The U.S. Food and Drug Administration said July 7 that heat-not-burn tobacco devices made by Philip Morris International Inc. and sold in the U.S. by Altria Group Inc. can be marketed as modified risk tobacco products in a move that could bolster more sales for a relatively new product to American consumers.
The FDA approved modified risk tobacco applications for the IQOS heat-not-burn tobacco system holder and charger, along with three different kinds of tobacco used in the device called heat sticks and sold under the Marlboro brand, which is shared by Altria and Philip Morris.
The IQOS system and its heat sticks are the second set of products to be authorized as modified risk tobacco products and the first to get what the FDA calls "exposure modification" orders. The designation allows products to be marketed with claims of reduced exposure to substances compared to cigarettes, the FDA said.
More specifically, Altria can now market IQOS devices with the statement that "Scientific studies have shown that switching completely from conventional cigarettes to the IQOS system significantly reduces your body's exposure to harmful or potentially harmful chemicals," according to the FDA.
Data submitted by Philip Morris showed that marketing IQOS devices alongside such statements could help adult smokers transition from conventional cigarettes and reduce their exposure to harmful chemicals, "but only if they completely switch," Mitch Zeller, director of FDA's Center for Tobacco Products, said in a July 7 news release.
"The FDA will closely monitor how IQOS is used by consumers to determine if these products meet this potential and do not cause increased use among youth," Zeller said. "It is important to note that these products are not safe, so people, especially young people, who do not currently use tobacco products should not start using them or any other tobacco product."
Philip Morris, under an agreement with Altria, launched heated tobacco IQOS devices in the U.S. in September 2019 in the middle of an outbreak of vaping-related lung disease and concerns about the growing use of e-cigarettes among children. Heightened scrutiny of e-cigarettes — which heat nicotine-infused liquid instead of tobacco — resulted in the FDA banning certain flavors, while heated tobacco products did not draw nearly as much attention.
More than half of adult smokers who tried IQOS in the U.S. eventually bought the product, Altria said in a July 7 news release. The order will allow the company to "better inform adult smokers and support their transition to IQOS," Altria said.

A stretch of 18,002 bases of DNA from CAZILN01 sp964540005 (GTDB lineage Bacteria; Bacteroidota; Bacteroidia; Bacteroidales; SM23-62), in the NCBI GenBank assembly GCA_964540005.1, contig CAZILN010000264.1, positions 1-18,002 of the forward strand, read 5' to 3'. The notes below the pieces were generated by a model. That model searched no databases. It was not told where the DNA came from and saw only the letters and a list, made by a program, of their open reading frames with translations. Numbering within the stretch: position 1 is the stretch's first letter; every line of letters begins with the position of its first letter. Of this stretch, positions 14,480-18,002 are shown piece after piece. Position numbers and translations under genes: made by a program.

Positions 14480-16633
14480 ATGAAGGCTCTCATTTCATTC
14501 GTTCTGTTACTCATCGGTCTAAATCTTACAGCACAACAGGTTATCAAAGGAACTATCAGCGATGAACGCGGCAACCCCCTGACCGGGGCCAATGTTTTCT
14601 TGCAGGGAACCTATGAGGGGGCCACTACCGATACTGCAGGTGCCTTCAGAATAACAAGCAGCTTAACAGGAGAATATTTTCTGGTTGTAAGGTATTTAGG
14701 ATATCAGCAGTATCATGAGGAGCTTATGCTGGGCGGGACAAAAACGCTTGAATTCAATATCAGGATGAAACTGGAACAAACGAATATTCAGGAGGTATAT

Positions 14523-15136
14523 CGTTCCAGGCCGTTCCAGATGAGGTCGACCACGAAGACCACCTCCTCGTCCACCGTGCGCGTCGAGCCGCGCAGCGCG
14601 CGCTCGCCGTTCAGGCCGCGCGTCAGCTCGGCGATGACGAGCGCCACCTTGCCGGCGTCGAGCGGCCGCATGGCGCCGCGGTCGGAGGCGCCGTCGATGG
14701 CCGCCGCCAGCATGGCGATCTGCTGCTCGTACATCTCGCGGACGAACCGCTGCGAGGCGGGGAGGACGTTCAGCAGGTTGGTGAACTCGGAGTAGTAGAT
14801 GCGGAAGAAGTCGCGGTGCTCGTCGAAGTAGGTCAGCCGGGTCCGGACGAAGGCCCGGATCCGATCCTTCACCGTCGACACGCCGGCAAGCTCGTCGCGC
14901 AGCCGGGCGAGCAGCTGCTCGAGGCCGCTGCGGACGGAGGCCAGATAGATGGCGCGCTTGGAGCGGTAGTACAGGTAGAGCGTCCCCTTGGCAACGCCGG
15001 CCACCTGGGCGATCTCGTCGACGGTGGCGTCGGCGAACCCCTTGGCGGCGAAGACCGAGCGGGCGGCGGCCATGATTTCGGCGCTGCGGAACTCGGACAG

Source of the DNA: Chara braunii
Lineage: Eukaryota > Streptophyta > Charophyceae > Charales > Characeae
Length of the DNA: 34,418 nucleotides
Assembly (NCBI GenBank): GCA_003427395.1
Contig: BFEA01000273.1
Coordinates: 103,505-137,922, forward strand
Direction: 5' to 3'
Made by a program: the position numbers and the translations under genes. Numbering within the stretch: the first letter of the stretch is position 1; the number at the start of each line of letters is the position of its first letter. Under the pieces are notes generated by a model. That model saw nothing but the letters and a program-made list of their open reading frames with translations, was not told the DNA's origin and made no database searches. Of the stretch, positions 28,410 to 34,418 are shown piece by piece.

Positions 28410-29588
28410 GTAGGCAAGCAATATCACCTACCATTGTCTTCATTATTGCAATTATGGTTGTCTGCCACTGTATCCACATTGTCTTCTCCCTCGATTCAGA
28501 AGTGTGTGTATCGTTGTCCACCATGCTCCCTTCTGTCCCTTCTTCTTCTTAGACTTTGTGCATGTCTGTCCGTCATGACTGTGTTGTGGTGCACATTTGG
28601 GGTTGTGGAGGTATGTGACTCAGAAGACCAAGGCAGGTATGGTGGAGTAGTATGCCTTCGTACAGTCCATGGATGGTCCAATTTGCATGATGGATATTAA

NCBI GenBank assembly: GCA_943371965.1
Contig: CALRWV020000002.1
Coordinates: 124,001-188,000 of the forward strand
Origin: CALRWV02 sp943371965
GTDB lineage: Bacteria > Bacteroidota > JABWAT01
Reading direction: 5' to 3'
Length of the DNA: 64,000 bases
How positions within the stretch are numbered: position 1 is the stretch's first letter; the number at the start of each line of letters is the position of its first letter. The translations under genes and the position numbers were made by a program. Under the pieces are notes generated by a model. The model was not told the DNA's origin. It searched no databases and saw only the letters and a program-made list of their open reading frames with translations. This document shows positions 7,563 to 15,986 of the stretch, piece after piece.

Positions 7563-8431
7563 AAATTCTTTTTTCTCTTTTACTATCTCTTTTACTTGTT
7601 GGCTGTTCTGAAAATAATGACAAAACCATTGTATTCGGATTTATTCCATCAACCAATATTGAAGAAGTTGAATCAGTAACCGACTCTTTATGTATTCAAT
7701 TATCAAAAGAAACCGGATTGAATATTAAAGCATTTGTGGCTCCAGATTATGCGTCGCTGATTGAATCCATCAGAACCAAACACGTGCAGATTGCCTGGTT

The approvals by the FDA do not say IQOS products can claim to have "reduced risk," which is a stronger claim that will require Philip Morris and Altria to submit more studies to the FDA, Christopher Growe, a Stifel analyst, said in a July 7 report.
"We believe this reduced exposure claim, one step short a reduced risk claim, will aid Philip Morris' efforts in international markets as it works with foreign governments on substantiating claims for IQOS," Growe said.
Philip Morris estimated that about 10.6 million adult smokers worldwide had stopped smoking and switched to IQOS as of March 31, the company said in a July 7 news release.
"We look forward to working with the FDA to provide any additional information they may require in order to market IQOS with reduced risk claims," Philip Morris CEO André Calantzopoulos said in the release.
Shares of Philip Morris were up 3.4% to $73.03 in afternoon trading July 7, and Altria shares crept up 1.5% to $40.22.
Analysts expect the change in how IQOS heated tobacco products can be marketed in the U.S. to have a material impact on how consumers receive them.
"This approval should provide a boost of some sort to future sales," Owen Bennett, a Jefferies analyst, said in a July 7 note. "We also think it is a positive read for certain flavored vapor products to be allowed back onto the market."
But Bennett cautioned against being overly excited about the boost IQOS could get because heated tobacco has struggled in global markets where it is competing with other nontraditional tobacco and nicotine products, and it may not have the nicotine strength that U.S. consumers are used to.
Another way the approvals, which last for four years, could help is through reduced tax rates on modified risk products in certain states, Michael Lavery, a Piper Sandler analyst, said in a July 7 note.
"We believe the [modified risk] claim could accelerate expansion plans for iQOS, as Altria would now be armed with a more robust marketing message," Lavery said.